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A celebration of women in comedy
The great Linda Haggar set up the Jeez Louise Funny Women’s Forum in 2002, with the hopes of encouraging more women to get into comedy and to support those already there. At that time, comedy was an incredibly male dominated industry and she wanted to change that. Jeez Louise is still going strong.
Keep an eye out for Jeez Louise 2022 events to be announced!
Trans, non-binary, and gender-diverse comedians and performers are standing up and stepping out. As the world evolves its understanding of gender identity, preferred pronouns and social norms, gender-transcendent stars are reaching wider and more diverse audiences and garnering critical acclaim.
To further interrogate, understand and celebrate their careers, Jeez Louise: Transplaining brought together an incredible panel of writers and performers – including Chloe Black, Scout Boxall and Oliver Reeson, moderated by Mama Alto – to discuss their lived experiences and share their stories, from the page to the stage.
‘Everything is copy’ Nora Ephron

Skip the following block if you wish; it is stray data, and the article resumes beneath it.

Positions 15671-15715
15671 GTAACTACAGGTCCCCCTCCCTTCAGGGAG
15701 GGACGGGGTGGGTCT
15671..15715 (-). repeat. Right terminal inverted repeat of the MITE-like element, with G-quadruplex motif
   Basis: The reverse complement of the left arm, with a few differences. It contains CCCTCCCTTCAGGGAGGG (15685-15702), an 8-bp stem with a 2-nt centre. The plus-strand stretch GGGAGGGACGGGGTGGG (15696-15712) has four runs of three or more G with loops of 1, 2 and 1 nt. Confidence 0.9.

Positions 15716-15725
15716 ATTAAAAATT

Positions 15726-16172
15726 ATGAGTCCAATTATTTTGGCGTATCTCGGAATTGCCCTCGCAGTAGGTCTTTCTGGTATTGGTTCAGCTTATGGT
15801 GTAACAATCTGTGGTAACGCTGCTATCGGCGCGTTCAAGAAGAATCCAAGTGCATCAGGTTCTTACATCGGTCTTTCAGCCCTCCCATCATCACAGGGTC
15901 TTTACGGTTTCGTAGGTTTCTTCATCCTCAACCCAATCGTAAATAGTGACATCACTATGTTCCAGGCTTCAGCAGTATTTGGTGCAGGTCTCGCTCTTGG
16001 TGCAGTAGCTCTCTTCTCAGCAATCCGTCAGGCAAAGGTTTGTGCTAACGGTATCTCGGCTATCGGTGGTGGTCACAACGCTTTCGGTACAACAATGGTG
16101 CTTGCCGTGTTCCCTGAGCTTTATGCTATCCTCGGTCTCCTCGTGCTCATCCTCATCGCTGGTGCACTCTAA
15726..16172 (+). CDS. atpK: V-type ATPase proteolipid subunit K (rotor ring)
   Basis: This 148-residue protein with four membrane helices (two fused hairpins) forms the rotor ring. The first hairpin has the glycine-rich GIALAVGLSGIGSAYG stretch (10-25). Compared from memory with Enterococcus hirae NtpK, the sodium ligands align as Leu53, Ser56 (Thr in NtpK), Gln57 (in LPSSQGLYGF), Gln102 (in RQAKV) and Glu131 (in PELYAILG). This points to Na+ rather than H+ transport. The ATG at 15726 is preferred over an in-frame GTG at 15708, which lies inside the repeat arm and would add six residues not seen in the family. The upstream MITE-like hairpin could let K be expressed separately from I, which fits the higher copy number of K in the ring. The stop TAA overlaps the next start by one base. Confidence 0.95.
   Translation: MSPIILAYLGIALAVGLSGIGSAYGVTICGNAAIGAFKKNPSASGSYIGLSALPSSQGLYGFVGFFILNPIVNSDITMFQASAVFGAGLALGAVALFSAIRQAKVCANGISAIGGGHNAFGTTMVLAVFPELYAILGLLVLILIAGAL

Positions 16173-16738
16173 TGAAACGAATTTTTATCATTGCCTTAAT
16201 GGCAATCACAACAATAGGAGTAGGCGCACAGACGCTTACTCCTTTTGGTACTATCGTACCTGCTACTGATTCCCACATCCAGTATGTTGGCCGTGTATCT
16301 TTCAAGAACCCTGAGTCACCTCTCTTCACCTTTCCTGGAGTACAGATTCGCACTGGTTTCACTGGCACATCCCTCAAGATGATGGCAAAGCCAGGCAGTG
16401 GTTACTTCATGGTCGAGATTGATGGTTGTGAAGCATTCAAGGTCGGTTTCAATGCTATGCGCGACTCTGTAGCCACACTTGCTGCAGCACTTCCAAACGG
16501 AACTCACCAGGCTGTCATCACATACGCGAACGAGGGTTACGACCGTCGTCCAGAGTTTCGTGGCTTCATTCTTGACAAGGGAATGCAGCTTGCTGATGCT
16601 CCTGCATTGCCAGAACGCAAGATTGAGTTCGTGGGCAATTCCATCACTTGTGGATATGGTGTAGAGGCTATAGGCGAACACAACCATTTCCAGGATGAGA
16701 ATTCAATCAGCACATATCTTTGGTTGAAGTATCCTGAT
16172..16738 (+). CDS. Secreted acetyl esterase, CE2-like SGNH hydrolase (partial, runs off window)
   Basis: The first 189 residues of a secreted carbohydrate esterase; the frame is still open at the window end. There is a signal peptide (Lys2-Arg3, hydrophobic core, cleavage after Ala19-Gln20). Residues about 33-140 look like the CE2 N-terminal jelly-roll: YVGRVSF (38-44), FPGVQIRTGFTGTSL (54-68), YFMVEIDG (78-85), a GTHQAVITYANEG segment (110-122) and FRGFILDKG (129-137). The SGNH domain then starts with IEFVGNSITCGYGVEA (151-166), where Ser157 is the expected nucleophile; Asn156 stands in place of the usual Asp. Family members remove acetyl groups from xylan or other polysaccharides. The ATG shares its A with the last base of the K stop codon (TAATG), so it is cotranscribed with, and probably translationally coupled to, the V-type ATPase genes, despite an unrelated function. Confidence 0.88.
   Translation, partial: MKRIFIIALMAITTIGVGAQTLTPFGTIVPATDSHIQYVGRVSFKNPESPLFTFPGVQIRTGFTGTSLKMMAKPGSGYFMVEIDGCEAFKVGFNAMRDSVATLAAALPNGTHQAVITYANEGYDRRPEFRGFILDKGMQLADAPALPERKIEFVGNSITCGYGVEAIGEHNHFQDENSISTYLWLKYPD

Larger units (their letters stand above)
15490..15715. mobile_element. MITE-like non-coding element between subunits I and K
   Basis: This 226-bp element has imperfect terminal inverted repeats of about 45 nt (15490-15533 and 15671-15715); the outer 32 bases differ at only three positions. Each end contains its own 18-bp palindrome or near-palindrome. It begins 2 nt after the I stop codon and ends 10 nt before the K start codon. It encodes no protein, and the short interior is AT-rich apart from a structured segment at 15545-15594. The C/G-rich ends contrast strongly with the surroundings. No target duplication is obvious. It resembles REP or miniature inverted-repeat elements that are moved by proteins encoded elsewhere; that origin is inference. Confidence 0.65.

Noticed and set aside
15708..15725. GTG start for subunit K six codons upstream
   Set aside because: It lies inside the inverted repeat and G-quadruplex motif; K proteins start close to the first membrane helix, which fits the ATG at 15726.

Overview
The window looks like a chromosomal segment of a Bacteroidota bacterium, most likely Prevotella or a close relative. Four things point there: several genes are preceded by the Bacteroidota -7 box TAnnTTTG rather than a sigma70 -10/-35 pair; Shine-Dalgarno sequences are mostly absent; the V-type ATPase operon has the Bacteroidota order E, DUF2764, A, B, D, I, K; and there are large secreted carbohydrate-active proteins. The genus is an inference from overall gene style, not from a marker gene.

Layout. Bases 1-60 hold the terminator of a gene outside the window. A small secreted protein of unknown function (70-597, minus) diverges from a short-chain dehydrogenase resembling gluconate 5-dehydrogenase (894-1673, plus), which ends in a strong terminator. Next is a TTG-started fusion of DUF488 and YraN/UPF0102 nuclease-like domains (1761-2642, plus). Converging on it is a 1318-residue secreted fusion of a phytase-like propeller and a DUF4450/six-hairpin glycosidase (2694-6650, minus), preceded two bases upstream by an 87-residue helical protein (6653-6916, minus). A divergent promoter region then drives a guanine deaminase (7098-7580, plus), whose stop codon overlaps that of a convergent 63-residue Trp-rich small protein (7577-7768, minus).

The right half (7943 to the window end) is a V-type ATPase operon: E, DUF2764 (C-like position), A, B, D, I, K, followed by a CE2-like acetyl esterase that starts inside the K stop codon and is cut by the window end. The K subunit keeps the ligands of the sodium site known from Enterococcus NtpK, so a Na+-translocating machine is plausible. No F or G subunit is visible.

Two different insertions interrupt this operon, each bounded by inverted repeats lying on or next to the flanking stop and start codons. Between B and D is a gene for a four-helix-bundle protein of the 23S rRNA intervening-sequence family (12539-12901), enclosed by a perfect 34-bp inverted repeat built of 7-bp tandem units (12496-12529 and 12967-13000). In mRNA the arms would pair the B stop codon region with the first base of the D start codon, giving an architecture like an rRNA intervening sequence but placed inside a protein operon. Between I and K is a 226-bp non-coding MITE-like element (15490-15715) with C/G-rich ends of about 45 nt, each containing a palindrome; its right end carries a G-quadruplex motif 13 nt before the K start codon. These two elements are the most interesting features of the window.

But is it fair, and is it funny, to mine your personal life (and other people’s) for the sake of comedy?
Jeez Louise was born in 2002 to encourage more women to get into comedy, and to support those already there. 17 years on, we chat with women who have taken the time to look back – tackling their own memoir. From process, to dealing with the memories and emotions of the past, our expert panel delve into writing your own history.
In 2018, the Jeez Louise conversation addressed the #metoo movement from the perspective of women working in comedy today.
In an industry that encourages rawness and vulnerability via humour and personal storytelling, what are the lines that shouldn’t be crossed, on and off stage? Have the last six months induced any change?
The Festival’s best comedy minds came together a civilised discussion about being uncivil.
Jeez Louise Address: Cal Wilson
Presented in collaboration with Nelly Thomas
Women in comedy. The questions are always asked. Based on anonymous answers from industry and audiences, Cal discussed whether gender makes a difference... from the perspective of those watching, programming and performing comedy.
This address explored honest responses around diversity in the world of comedy. What does the industry actually think? Is it what we think they're thinking?
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